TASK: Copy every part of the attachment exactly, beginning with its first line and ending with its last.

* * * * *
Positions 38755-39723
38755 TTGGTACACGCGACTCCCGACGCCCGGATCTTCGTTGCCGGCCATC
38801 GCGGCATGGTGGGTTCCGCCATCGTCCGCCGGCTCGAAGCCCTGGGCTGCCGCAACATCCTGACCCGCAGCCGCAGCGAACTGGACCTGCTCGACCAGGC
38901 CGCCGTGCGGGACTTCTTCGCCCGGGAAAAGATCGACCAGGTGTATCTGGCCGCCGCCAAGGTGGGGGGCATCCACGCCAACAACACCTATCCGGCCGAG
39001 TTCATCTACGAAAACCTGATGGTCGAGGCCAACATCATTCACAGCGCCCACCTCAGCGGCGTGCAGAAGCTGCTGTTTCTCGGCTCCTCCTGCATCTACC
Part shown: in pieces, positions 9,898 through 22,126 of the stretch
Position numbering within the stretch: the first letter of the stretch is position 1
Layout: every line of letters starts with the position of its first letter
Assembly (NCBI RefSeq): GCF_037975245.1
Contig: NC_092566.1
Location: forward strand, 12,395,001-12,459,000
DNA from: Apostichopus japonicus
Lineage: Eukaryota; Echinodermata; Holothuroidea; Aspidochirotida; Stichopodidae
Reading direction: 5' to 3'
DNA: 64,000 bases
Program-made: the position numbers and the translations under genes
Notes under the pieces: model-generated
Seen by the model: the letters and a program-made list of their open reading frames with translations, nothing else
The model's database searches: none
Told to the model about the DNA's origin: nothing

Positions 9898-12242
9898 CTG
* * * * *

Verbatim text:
Positions 38755-39723
38755 TTGGTACACGCGACTCCCGACGCCCGGATCTTCGTTGCCGGCCATC
38801 GCGGCATGGTGGGTTCCGCCATCGTCCGCCGGCTCGAAGCCCTGGGCTGCCGCAACATCCTGACCCGCAGCCGCAGCGAACTGGACCTGCTCGACCAGGC
38901 CGCCGTGCGGGACTTCTTCGCCCGGGAAAAGATCGACCAGGTGTATCTGGCCGCCGCCAAGGTGGGGGGCATCCACGCCAACAACACCTATCCGGCCGAG
39001 TTCATCTACGAAAACCTGATGGTCGAGGCCAACATCATTCACAGCGCCCACCTCAGCGGCGTGCAGAAGCTGCTGTTTCTCGGCTCCTCCTGCATCTACC
Part shown: in pieces, positions 9,898 through 22,126 of the stretch
Position numbering within the stretch: the first letter of the stretch is position 1
Layout: every line of letters starts with the position of its first letter
Assembly (NCBI RefSeq): GCF_037975245.1
Contig: NC_092566.1
Location: forward strand, 12,395,001-12,459,000
DNA from: Apostichopus japonicus
Lineage: Eukaryota; Echinodermata; Holothuroidea; Aspidochirotida; Stichopodidae
Reading direction: 5' to 3'
DNA: 64,000 bases
Program-made: the position numbers and the translations under genes
Notes under the pieces: model-generated
Seen by the model: the letters and a program-made list of their open reading frames with translations, nothing else
The model's database searches: none
Told to the model about the DNA's origin: nothing

Positions 9898-12242
9898 CTG